Kennesaw sets its sights on underage drinking at parties
by Noreen Cochran
December 17, 2012 11:31 PM | 16118 views | 2 2 comments | 12 12 recommendations | email to a friend | print
KENNESAW — Funeral homes and house parties were on the radar of the city of Kennesaw at its City Council meeting Monday night.

By a 4-0 vote — Councilman Bill Thrash was absent due to illness — the council changed its alcoholic beverage law by adding a new “social host” section to hold homeowners responsible if teens are found drinking on premises.

Lt. Craig Graydon of the city police department said bars and convenience stores are not the biggest culprits in the fight against minors being served.

“Parties are our greatest problems with underage drinking,” he said.

During the ordinance’s public hearing, Cobb Alcohol Task force member Cathy Finck said the new law is needed to help police.

“Law enforcement can’t tell who furnishes alcohol to the minors,” she said. “Adopting the new ordinance allows law enforcement to charge the social host.”

Task force member Laura Searcy, a registered nurse and former member of the Cobb County school board, said health care professionals are alarmed.

“The youth brain is very vulnerable to binge drinking. It causes permanent, irreversible damage,” she said. “Anything we can do to push that first use older toward 21 is a positive thing for everyone.”

Another public hearing was preceded by City Planning and Zoning Administrator Darryl Simmons’ presentation of changes to the city’s Unified Development Code, which, in part, regulates the types of businesses allowed in the Central Business District.

While growler stores and massage therapy sailed through, the City Council balked at adding funeral homes to the list.

Bruce Seagrave of Kennesaw said he wanted to provide a return to intimate, private viewings in residence-like environments and add 10 jobs to the economy.

Mayor Pro-tem Cris Eaton-Welch said she had concerns about parking in the downtown area.

“It will be a strain for future businesses,” she said, adding her own nine-employee business, Eaton Chiropractic, struggles with space limitations.

Eddie Lummus of Winkenhofer Pine Ridge Funeral Home said Sandy Springs recently asked a funeral home to provide 80 parking spaces, compared to the 20 Seagrave proposed.

However, resident Rochelle Sweet said the business could coexist with neighboring retailers, restaurants and churches.

“Being in the Central Business District is not a foreign concept,” she said, citing funeral parlors in equivalent zones in cities like Acworth and Marietta.

Councilman Bruce Jenkins said the idea ran counter to the vision the City Council has for the district, making a substitute motion to keep funeral homes out.

The vote was 3-1 vote, with Jeff Duckett opposed.

“I voted against that motion because I think that funeral businesses should be allowed in the CBD,” he said after the meeting. “If a business owner thinks they can open and operate a funeral home within the guidelines we set for funeral homes, I think they should be able to do that. We shouldn’t be the ones to tell them if the business will work or not.”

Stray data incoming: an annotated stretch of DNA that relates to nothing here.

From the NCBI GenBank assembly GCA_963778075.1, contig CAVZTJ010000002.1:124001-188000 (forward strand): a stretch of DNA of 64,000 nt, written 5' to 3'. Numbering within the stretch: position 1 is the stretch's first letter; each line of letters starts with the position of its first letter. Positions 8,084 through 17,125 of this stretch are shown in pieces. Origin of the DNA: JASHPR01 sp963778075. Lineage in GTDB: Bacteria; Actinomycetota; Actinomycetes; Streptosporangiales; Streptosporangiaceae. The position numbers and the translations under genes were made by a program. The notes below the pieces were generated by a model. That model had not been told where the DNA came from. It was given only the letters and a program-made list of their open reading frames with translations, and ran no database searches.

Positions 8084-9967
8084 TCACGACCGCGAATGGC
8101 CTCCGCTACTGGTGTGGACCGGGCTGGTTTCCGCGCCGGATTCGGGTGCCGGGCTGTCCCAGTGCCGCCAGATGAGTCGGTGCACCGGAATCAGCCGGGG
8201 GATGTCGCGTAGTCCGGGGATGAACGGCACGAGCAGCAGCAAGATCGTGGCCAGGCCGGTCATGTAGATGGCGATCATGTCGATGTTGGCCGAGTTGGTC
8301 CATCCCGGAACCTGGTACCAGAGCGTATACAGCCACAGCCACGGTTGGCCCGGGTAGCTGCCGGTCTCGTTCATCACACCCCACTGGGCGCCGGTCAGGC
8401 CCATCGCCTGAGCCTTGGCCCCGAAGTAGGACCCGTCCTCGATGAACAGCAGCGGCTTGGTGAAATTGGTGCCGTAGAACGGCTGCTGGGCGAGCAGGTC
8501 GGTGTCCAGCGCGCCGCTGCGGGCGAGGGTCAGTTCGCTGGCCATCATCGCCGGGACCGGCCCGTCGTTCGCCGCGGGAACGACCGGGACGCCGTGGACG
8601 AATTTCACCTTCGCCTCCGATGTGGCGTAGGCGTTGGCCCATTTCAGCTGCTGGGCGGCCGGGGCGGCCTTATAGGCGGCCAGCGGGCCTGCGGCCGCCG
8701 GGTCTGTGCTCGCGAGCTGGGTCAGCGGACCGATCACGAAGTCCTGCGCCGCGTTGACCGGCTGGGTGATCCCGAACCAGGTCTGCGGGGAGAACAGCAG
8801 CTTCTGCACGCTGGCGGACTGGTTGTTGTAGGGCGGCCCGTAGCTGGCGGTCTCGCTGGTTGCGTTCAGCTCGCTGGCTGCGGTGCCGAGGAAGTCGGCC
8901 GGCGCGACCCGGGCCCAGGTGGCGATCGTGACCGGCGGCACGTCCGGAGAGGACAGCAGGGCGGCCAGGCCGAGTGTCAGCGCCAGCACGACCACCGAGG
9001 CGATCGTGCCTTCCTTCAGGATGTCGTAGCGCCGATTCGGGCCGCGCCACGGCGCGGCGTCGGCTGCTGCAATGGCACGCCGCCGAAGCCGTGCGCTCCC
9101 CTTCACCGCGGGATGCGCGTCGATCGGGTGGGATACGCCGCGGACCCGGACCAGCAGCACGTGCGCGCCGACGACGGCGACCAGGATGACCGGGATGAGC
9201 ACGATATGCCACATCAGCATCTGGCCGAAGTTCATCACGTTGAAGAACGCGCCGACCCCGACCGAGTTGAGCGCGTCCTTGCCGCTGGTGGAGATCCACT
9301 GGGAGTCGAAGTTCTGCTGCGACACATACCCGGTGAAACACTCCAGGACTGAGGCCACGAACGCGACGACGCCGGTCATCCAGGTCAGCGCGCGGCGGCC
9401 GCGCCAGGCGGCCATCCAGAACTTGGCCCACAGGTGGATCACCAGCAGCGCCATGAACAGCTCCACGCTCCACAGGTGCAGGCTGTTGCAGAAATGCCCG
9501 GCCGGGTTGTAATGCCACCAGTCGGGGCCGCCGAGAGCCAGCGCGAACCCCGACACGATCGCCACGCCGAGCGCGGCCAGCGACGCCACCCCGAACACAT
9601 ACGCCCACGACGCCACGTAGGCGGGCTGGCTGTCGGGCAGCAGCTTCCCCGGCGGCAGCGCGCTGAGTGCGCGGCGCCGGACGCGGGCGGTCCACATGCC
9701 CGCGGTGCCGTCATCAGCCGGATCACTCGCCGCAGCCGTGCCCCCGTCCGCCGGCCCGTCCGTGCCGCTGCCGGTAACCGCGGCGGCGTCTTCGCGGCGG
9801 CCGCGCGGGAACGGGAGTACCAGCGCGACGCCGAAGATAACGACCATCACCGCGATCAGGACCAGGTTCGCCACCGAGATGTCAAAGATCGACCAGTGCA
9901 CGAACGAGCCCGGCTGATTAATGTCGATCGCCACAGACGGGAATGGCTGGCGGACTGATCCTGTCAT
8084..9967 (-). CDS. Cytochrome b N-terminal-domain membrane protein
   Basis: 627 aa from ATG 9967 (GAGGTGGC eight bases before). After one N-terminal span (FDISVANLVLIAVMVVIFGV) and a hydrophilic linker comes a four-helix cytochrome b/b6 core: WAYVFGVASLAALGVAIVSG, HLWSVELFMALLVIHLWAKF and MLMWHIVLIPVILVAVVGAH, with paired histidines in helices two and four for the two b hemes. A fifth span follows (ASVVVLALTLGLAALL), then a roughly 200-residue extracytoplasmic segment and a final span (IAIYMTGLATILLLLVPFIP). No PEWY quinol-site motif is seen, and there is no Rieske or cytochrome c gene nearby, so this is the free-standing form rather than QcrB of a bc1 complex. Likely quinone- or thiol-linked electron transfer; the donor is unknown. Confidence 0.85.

In other actions, the city approved its consent agenda 4-0, which included loaning $300,000 to the Kennesaw Development Authority at 1.5 percent for 10 years to lease and develop David W. Collier’s Trackside property at 2844 S. Main St.

The authority will rent the property from Collier and sublet it at $3,000 a month to Michael Diamond of Sandy Springs-based Main Street Burger for a location of the all-natural BurgerFi franchise.

According to city documents, Diamond will invest at least $250,000 in interior work, furniture, fixtures and equipment, provide another $150,000 in operating capital, and create 25 to 35 jobs.
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December 18, 2012
Children are drinking in funeral homes? What is the world coming to? They finally figured out they can get REALLY high off embalming fluid, didn't they. The funeral industry is guilty once again, this time putting our children into the ground at such an early age. We must put a stop to this at any cost!

So, "Anything we can do to push that first use older toward 21 is a positive thing for everyone." If true, why do we have the youth binge drinking issues that other countries with low-to-no drinking ages seem to lack?

What if, instead, children were taught by their parents how to handle alcohol, like in the rest of the "civilized" world, and like everything else in life (except, ideally but this IS Georgia, for s3x)?

HEY there's a thought: Parental reponsibility. Parents, teaching their own children how to behave.

WHAT? That's the government's job! I am too busy to teach my child anything at all! When I get home and have a drink, the last thing I want is my dumb kid having a drink with me! Next thing you know, she'll get drunk and ask me to help with her homework! You think I know anything about English? Biology? Maths? History? Shoot No! This is GEORGIA! Why aren't you at cheerleading practice anyway? Don't you ever want to amount to anything?
Al Legal
December 18, 2012
The city council will allow a nasty looking massage parlor next to the Southern Museum but not a funeral parlor in "historic downtown." It will loan money to its buddy at Trackside with no problem and will fund a skate park no one but them and the skate park developer want. Seems like the citizens of Ksaw could use some new buddies on council who have the citizens and not their own interests at heart.
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